Volume One Special Coverage: Pulling Together While Staying Apart


A Return to Reading

how I regained my love of just picking up a book

Thom Fountain, illustrated by Kat Wesely

I swear, I used to rule at reading. Like “Applies Strategies in Word Recognition” from Darmstadt Elementary rules. “Reads for Information and Pleasure” rules. (Yes, I did have my mother do some research.)

Then along came video games and TV and Lord of the Rings Edition Risk and finally: The Internet. My reading subsided. Heavily.

Through middle school and even high school I skipped out on required reading, sometimes for noble pursuits like outdoor adventures in the neighborhood and sometimes less-noble pursuits, like The Simpsons or StarFox. It carried on through college. I did more of the required stuff, but I still wasn’t that into just picking up a book and reading. 

But then – maybe a year ago – I started to get the itch again. I had a new bookshelf – one here in Eau Claire – that was slowly filling up. I had a library card that was getting a little more exercise from books besides DVDs and CDs. Everything was turning around.

Now I consider myself a solid reader. Not voracious by any stretch of the imagination, but I am at least always working on one (or two or three) books at a time. 

Why the sudden change? I still watch TV and play games and spend probably too much time on the Internet. There’s definitely a few things at work though:


I think this is the one word in the English language that immediately makes me want to do the exact opposite. I don’t know why. I’m generally not an anti-establishment kind of guy, seriously. But I just can’t bring myself to do required reading. In fact, some of my favorite novels were once required of me and I skipped them or skimmed through, only to read them years later and realize that ‘Hey, this isn’t that bad.’ Now that I don’t have any required reading, I’m free to take things at my own pace and not feel the need to rebel.


As I said, I still spend a lot of time online. It’s easy to get lost there, clicking from link to link until all of the sudden it’s been two hours and you feel terrible about wasting so much time. At the same time, I also do quite a bit of reading online. News articles, blog posts, web comics, you name it, I’ve read it. The problem with this kind of reading is that it’s jarring and epileptic. In 30 minutes, I’ll read four or five articles about completely different topics.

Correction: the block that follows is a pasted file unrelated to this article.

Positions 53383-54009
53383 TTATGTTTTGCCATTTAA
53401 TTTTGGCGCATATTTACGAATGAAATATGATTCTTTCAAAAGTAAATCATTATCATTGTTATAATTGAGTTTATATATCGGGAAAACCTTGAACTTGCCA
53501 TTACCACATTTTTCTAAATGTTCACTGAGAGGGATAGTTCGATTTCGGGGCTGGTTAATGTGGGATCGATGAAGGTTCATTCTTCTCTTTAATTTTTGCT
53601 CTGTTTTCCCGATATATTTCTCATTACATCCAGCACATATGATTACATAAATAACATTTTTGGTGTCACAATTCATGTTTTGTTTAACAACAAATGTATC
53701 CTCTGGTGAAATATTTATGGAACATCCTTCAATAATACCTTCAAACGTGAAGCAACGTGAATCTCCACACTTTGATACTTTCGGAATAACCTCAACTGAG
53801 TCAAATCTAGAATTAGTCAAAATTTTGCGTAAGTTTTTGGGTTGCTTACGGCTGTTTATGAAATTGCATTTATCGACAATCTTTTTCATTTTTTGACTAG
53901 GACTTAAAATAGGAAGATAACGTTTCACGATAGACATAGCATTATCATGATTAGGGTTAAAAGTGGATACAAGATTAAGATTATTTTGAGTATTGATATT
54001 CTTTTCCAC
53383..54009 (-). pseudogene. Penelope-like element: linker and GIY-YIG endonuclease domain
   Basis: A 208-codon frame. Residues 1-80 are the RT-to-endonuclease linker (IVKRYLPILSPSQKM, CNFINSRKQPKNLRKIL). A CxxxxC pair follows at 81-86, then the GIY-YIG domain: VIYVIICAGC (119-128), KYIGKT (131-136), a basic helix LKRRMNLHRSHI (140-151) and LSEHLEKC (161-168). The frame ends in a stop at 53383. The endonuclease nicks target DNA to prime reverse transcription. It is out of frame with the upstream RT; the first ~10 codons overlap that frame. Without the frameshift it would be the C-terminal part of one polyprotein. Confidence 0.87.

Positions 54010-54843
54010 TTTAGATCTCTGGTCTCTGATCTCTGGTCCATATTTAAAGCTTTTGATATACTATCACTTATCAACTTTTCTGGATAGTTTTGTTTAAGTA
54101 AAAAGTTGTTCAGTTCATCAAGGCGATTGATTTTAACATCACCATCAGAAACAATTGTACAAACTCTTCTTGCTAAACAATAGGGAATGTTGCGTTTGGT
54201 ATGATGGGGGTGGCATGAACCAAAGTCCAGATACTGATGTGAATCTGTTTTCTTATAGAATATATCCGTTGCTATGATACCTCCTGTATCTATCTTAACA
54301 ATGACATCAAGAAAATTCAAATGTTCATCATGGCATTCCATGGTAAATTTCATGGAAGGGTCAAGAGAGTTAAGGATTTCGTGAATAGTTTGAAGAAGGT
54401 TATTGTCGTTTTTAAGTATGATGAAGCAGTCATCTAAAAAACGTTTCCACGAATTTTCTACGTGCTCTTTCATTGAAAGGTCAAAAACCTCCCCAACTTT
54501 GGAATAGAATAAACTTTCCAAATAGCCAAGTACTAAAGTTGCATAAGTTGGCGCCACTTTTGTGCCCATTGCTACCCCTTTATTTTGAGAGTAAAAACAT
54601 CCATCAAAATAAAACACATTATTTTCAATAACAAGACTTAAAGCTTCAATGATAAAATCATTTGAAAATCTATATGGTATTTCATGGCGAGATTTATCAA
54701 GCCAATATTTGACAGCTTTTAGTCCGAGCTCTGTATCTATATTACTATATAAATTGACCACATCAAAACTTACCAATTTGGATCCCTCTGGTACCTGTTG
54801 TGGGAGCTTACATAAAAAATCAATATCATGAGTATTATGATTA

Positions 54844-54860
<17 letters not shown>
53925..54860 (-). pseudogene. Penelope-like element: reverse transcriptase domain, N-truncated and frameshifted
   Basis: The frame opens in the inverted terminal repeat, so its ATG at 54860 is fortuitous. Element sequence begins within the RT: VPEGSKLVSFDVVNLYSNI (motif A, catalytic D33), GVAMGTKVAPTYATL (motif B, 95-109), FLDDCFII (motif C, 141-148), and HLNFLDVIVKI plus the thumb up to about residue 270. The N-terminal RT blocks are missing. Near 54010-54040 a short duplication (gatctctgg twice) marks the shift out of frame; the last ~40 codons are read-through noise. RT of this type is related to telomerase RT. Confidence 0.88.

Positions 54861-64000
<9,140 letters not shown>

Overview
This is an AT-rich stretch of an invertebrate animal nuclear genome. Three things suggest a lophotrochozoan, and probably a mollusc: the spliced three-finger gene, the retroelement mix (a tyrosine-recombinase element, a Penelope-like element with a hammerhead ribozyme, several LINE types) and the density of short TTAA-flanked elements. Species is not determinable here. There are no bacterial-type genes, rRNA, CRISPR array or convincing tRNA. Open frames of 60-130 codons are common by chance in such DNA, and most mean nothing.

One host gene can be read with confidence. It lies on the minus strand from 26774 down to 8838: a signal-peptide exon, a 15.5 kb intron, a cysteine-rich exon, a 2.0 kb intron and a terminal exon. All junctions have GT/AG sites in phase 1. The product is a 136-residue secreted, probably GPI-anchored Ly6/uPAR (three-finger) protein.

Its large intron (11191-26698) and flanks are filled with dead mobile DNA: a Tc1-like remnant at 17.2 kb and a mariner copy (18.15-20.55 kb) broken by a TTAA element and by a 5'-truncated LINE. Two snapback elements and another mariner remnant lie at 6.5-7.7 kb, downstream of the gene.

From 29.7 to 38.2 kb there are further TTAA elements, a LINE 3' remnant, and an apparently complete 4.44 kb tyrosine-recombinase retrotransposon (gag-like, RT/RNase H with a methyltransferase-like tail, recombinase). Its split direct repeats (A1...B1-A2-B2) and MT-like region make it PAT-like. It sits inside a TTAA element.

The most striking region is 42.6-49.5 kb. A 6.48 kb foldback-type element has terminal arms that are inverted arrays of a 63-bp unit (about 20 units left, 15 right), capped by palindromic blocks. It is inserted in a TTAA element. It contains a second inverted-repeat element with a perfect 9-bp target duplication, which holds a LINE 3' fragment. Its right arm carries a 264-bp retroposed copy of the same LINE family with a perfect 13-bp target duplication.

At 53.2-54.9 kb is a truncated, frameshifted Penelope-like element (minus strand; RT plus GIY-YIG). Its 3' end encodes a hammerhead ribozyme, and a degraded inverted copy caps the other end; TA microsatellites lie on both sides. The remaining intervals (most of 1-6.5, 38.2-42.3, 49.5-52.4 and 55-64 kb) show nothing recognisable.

Reading a book or a novel gives me time to relax my brain a bit by digging into one topic for however long I want. I can take a time out easier by putting down the book without the distractions of more links and ‘Your Friends Read This’ widgets. I can just digest the reading for what it is.

Reading Socially

I recently began joining in on a book club with a few friends. We’re reading an excellent book (Thinking Fast and Slow by Daniel Kahneman)and I can guarantee there’s no way I would’ve picked it up without the push of my friends. Reading socially like this makes the reading ‘required’ in a way that I don’t want to shake off, but still keeps a relaxed pace and atmosphere. Not to mention, it’s easier to get a lot out of a book when you’re able to share ideas and thoughts around a couple of beers each week.

I’m sure many of you are naturally great readers. I mean, you’re reading this, so that’s a start. But I don’t think people realize how easy it can be to read and read a lot. I mean, there were years when I might not have ever picked up a book and now I’m Mr. Read-a-holic over here. So if I can do it, you can too.

If nothing else, just think of how cool you’ll look with a full bookshelf in your living room. 

Lasker Jewelers
Lasker Jewelers

Pulling Together Partners

The following organizations are currently supporting Volume One’s work in the community during the pandemic:

Lasker Jewelers

L.E. Phillips Memorial Public Library, Eau Claire

Downtown Eau Claire Inc DECI

University of Wisconsin Eau Claire

Pablo Group

Wisconsin Independent Network

Middle West Management

Bon Iver

Royal Credit Union

Silver Spring

Evergreen Surgical

Charter Bank

The Murty Henriksen Family

The Larry and Marie Past Family

The Dan and Kerry Kincaid Family

Anton and Rae Schilling-Smets

Brady and Jeanne Foust

If your organization is interested in supporting Volume One during this difficult time, nick@volumeone.orgcontact us.